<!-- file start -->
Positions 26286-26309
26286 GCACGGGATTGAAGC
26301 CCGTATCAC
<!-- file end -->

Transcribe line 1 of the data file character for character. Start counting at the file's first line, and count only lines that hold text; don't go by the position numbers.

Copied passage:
Positions 26286-26309